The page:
small planet. Research in preattentive perception also
studies the role of prior knowledge.
In general, users need two types of prior knowledge
to understand the intended message in visualized
information:
the knowledge of how to operate the device, such as
a telescope, a microscope, or, in our case, an infor-
mation visualization system, and
the domain knowledge of how to interpret the content.
Therefore, design decisions must be made up front in
terms of the level of prior knowledge necessary to under-
stand the visualized information. The prior knowledge
problem can be seen as a need for adaptive information
visualization systems in response to accumulated knowl-
edge of their users.
Solutions to the first two challenges discussed earlier
can reduce the dependence on the first type of prior
knowledge, but they cannot replace the need for the
domain knowledge. In the Pioneer example, if the alien
does not have the expected knowledge of physics and
the ability to make various bold connections, then the
Pioneer’s message is meaningless.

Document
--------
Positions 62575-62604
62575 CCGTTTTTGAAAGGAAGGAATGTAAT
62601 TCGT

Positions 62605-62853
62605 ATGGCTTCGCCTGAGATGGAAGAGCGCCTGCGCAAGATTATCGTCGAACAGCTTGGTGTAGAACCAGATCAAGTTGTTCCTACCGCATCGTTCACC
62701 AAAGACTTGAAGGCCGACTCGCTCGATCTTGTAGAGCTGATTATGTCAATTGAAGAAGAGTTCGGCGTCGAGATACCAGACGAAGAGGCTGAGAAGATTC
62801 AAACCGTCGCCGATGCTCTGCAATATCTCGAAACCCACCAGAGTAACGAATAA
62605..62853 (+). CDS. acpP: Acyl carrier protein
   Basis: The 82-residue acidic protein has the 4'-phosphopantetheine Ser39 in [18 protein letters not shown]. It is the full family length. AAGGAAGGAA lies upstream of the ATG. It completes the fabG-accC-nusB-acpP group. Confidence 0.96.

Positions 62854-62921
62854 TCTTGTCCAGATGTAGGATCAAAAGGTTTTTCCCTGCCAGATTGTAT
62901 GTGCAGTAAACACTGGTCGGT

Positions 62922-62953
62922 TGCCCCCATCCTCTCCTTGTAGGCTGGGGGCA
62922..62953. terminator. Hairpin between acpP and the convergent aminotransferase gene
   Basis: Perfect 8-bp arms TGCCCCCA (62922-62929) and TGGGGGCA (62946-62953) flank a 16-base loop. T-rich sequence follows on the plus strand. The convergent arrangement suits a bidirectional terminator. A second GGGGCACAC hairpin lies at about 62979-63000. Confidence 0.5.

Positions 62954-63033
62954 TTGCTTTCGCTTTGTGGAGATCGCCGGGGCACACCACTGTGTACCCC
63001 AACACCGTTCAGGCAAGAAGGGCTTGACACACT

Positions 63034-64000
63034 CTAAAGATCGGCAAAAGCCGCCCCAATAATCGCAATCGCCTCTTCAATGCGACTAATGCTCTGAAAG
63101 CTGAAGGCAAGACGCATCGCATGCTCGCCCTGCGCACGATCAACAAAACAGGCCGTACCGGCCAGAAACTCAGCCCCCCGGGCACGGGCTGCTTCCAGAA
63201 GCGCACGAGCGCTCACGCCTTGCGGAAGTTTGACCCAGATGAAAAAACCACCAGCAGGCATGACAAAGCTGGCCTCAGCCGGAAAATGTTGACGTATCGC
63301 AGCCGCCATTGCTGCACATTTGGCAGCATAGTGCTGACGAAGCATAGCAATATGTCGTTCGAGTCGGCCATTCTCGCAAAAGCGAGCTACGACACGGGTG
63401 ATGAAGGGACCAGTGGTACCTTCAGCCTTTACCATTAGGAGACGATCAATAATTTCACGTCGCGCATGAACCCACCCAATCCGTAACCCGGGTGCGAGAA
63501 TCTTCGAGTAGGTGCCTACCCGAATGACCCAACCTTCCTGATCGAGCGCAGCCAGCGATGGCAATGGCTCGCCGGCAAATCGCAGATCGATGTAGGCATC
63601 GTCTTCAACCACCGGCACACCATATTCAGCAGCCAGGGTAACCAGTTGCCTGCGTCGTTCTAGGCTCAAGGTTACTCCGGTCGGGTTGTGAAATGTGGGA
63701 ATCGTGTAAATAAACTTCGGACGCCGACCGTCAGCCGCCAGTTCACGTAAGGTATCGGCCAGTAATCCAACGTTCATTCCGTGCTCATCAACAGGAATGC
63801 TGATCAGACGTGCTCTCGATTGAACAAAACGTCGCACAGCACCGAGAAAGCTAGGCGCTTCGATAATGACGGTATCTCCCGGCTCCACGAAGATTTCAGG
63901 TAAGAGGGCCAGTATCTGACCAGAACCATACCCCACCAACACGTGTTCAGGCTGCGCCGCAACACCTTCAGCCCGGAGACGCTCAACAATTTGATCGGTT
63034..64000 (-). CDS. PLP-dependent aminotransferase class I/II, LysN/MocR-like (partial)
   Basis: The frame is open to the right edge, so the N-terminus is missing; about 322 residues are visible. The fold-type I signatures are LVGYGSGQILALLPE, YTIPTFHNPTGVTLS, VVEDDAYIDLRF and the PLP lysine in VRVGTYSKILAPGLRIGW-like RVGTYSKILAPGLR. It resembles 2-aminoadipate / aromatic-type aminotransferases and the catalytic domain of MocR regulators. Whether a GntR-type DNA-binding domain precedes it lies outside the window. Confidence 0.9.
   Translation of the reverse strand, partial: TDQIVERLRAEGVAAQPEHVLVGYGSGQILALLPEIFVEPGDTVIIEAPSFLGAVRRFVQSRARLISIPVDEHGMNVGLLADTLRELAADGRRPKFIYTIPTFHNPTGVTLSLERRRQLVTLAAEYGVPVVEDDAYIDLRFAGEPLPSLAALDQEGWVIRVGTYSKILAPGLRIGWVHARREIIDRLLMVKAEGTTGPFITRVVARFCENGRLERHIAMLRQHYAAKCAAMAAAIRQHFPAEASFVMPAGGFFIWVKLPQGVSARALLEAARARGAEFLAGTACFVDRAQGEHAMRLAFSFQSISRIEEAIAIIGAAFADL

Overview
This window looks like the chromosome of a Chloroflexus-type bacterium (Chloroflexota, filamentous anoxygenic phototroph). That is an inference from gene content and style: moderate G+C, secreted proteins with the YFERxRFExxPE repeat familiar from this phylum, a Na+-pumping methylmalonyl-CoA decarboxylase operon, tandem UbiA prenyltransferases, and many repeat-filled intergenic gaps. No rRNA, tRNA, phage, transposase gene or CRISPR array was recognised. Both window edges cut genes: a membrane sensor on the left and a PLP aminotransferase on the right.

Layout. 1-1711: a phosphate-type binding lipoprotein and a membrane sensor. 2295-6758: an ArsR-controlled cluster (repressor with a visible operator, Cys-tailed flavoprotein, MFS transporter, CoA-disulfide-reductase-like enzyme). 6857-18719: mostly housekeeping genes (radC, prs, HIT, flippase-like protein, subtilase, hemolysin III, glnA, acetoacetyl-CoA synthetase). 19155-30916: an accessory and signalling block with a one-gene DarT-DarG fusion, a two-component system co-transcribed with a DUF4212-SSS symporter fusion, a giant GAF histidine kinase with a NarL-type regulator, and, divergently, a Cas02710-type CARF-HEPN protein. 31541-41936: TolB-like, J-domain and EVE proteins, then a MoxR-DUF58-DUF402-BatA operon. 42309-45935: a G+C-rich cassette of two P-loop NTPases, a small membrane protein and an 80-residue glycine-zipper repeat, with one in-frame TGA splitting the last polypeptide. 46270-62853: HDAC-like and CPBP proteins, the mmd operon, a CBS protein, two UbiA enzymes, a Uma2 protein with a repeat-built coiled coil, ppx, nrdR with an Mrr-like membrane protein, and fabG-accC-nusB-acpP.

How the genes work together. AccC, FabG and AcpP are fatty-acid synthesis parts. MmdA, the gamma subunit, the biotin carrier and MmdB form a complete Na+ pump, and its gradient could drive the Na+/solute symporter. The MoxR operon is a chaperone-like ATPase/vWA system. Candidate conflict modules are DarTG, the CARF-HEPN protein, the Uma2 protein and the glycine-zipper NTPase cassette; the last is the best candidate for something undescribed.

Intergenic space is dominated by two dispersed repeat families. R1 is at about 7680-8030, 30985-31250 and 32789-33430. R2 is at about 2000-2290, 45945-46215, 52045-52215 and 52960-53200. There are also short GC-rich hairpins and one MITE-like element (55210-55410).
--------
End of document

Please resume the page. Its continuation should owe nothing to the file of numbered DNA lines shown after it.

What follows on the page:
4. Education and training
The education problem is the fourth user-centered
challenge. We are facing the challenge internally and
externally. The internal aspect of the challenge refers to
the need for researchers and practitioners within the
field of information visualization to learn and share var-
ious principles and skills of visual communication and
semiotics. To reach a critical mass, the language of infor-
mation visualization must become comprehensible to its
potential users. Universities should connect undergrad-
uate and graduate programs to more advanced research
programs and development efforts. Regularly revising
existing taxonomies in light of new systems and exem-
plars will consolidate the field’s theoretical foundations.
The external aspect of the challenge refers to the need
for potential beneficiaries outside the immediate field of
information visualization to see the value of information
visualization and how it might contribute to their work
in an innovative way. To insiders, the value of informa-
tion visualization might seem obvious. However,
IEEE Computer Graphics and Applications
13
2
3D animated
visualization of
the evolution of
research in mad
cow disease
showing the
importance of
understanding
secondary level
perceptual–-
cognitive tasks.